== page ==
Cookbook | Recipes | Ingredients

Shirataki, also called konjac noodles or miracle noodles, are a variety of Japanese noodles made from the konjac yam.

Characteristics edit

Shirataki are made primarily from glucomannan extracted from konjac yams. This gives them a translucent, gelatinous texture with almost no flavor. Some varieties may contain added soy/tofu, which can give them a more opaque and white appearance. The noodles can come in a variety of shapes and are lighter in texture than wheat or rice noodles. They may have a slight fishy odor, which should fade after a thorough rinse.

Production edit

Konjac corms are dried and ground to extract glucomannan flour. This flour is them mixed with water and limewater (calcium hydroxide solution) to make a gelatinous mixture. This mixture is then shaped into noodles and cooked.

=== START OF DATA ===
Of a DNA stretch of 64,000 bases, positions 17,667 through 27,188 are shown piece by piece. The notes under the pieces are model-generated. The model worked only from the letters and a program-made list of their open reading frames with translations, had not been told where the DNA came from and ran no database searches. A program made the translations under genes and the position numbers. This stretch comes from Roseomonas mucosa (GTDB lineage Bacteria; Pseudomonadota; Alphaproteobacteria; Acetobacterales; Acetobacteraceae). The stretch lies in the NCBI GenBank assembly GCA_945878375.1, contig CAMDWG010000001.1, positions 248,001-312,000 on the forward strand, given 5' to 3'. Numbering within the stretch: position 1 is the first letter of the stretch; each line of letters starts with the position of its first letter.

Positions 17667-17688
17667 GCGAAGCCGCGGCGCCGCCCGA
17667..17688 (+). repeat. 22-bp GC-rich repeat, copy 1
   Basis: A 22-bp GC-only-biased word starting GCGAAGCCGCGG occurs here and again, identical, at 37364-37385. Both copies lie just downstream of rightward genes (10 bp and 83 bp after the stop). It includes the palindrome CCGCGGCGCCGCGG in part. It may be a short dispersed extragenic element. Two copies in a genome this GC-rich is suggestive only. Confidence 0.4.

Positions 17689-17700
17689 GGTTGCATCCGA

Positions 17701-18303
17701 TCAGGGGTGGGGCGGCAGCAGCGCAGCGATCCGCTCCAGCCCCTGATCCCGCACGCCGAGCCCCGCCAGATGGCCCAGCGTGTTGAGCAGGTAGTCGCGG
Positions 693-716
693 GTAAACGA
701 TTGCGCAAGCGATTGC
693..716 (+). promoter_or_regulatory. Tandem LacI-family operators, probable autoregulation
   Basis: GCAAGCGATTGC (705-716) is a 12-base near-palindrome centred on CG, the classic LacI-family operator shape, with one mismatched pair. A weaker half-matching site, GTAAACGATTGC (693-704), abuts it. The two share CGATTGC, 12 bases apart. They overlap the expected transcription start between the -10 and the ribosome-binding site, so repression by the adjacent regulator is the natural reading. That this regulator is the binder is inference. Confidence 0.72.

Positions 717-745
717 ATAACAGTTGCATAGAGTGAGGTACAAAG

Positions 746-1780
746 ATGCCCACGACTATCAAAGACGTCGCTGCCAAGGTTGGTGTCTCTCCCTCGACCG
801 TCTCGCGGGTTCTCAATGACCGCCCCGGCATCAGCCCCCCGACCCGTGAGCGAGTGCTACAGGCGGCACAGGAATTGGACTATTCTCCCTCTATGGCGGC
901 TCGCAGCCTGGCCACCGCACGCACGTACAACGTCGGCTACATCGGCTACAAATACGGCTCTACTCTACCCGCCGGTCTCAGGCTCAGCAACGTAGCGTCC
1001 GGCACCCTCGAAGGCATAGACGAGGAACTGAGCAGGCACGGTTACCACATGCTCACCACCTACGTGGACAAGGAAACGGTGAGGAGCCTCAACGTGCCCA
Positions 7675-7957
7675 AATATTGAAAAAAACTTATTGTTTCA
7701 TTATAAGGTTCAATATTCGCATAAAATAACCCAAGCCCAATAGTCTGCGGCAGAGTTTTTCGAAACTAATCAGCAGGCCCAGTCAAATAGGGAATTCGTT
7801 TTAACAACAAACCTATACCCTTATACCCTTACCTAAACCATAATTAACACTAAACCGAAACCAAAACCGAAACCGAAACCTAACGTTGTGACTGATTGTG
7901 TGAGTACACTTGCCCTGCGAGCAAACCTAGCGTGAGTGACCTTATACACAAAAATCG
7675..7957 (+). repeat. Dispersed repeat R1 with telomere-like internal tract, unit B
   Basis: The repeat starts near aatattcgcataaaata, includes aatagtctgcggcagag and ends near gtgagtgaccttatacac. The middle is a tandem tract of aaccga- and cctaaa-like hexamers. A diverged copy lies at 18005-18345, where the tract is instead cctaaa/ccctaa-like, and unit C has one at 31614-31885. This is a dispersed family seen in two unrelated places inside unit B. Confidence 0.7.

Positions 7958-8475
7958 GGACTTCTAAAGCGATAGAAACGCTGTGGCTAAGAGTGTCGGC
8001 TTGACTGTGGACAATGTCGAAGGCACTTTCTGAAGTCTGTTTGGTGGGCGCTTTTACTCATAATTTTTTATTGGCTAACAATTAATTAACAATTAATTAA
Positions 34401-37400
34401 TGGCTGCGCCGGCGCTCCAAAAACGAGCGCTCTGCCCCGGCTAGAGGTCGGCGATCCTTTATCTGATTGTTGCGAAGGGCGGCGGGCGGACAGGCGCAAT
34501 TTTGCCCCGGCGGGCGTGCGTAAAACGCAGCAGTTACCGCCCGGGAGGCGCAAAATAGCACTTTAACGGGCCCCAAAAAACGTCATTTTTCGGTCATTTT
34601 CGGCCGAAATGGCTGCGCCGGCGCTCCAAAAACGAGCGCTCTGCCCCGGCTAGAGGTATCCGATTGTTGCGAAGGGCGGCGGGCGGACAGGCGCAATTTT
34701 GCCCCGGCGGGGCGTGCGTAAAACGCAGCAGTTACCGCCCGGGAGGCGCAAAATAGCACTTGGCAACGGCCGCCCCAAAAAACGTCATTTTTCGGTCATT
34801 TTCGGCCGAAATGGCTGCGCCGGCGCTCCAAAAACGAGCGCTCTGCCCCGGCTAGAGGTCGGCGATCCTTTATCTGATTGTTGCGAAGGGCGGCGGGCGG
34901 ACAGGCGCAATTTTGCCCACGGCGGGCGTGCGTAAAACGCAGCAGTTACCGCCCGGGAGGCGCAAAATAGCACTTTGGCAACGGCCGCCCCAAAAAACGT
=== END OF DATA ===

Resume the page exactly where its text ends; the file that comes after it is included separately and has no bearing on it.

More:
Procurement and storage edit

Shirataki noodles tend to be available either dried or packed in liquid. Both have relatively short shelf lives and should be cooked and eaten quickly.

Use edit

Shirataki have been eaten in Japan for centuries. Compared to other noodle varieties, they don't have starch on the surface, and this prevents sticking and alteration of sauce texture. Their mild flavor makes them great at absorbing the other flavors in a dish.

Noodles packed in liquid should be rinsed well and added directly to the final dish for a very brief cooking period. They do not need to be boiled separately like many other types of noodles do. Some like to pan-fry them briefly to evaporate any excess water and avoid diluting the final product.

External links edit